Microsoft is acquiring MinecraftEdu and investing in the expanded version of the game, which is designed for the classroom and to be called Minecraft Education Edition.
Microsoft officially announced the acquisition of MinecraftEdu on Tuesday, Jan. 19. Financial terms were not disclosed, but Redmond is only buying the MinecraftEdu game, and not the company behind it -- Teacher Gaming.
Minecraft Education Edition, the new title, which will be available for free trial this summer, offers an expanded set of features aiming to foster deeper student engagement and collaboration. It builds upon the success of the first title from Teacher Gaming.
MinecraftEdu contains many additions to the original game that are meant to make it more useful and appropriate in a school setting. It is also offered as a cloud-based system that can host Minecraft classroom servers. There is a library of lessons and activities available for free.
Teacher Gaming also noted educators who choose to migrate from MinecraftEdu to the Minecraft Education Edition -- once it becomes available -- will receive a free year of service from Microsoft.
A three-minute YouTube video launched alongside the announcement provides additional perspective from educators who talk about how Minecraft has transformed their approach to teaching and their students' approach to learning.
More than 7,000 classrooms in more than 40 countries around the world are already using Minecraft, which is claimed to help students better understand digital citizenship, empathy, social skills, and even improve their literacy.
Elementary students in Scotland have learned about city planning and engineering by reimaging, redesigning, and then building in Minecraft what they think Dundee waterfront should look like.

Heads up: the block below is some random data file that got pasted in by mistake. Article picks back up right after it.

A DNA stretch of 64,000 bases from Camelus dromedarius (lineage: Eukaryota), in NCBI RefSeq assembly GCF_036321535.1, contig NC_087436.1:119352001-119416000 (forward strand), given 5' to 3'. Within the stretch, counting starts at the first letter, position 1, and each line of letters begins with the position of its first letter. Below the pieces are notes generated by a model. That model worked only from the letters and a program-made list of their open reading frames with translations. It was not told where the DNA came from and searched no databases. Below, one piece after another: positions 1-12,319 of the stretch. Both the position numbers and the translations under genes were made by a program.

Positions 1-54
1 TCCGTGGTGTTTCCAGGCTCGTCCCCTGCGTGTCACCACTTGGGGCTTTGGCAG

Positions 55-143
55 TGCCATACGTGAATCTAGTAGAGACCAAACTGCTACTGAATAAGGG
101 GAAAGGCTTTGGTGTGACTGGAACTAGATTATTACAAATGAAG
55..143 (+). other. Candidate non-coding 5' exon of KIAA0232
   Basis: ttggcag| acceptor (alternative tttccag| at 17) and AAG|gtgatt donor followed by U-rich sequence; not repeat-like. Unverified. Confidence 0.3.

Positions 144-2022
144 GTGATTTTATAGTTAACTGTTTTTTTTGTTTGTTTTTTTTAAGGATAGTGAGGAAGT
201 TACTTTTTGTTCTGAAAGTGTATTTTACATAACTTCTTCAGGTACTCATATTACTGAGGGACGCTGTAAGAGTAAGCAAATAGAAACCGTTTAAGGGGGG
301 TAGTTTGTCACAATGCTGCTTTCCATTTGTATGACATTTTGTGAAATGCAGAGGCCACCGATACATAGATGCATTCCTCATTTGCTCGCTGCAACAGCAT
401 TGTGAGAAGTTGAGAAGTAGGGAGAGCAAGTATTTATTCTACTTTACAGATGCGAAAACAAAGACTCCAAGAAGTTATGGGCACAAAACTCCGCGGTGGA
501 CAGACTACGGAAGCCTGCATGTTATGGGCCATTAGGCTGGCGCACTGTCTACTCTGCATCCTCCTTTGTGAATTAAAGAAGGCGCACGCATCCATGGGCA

On the other side of the world, Alfriston College students in New Zealand are partnering with Auckland War Memorial Museum to learn the history of the New Zealand people who served in the 1915 Gallipoli campaign by re-creating the landscape in Minecraft on a block-by-block basis.
Microsoft also plans on launching an online educator community to encourage engagement and communication among educators using Minecraft Education Edition.
"I'm happy to share that this site will also boast a new Minecraft Mentors program, matching educators with experience using Minecraft in the classroom with those looking to try it for the first time," Anthony Salcito, Microsoft's vice president of worldwide education, wrote in a company blog post. "At Microsoft we think a lot about these individualized learning experiences and how immersive and inclusive technology can help empower every student on the planet to achieve more."
Salcito has been extolling the benefits of Minecraft in the classroom for some time. He announced the company's first foray into Minecraft for the classroom in June 2015.
Microsoft isn't just stopping with games. The company gathered feedback from educators, as well as scientific research, in order to create Learning Tools for OneNote, a toolbar add-in for OneNote 2013 and 2016.
The Learning Tools add-on offers special text formatting options that can make reading, writing, and note-taking easier, and features include enhanced dictation powered by Bing speech recognition services.
Other features include immersive reading that uses Windows services of simultaneous audio text playback with highlighting, and natural language processing that relies on Microsoft Research.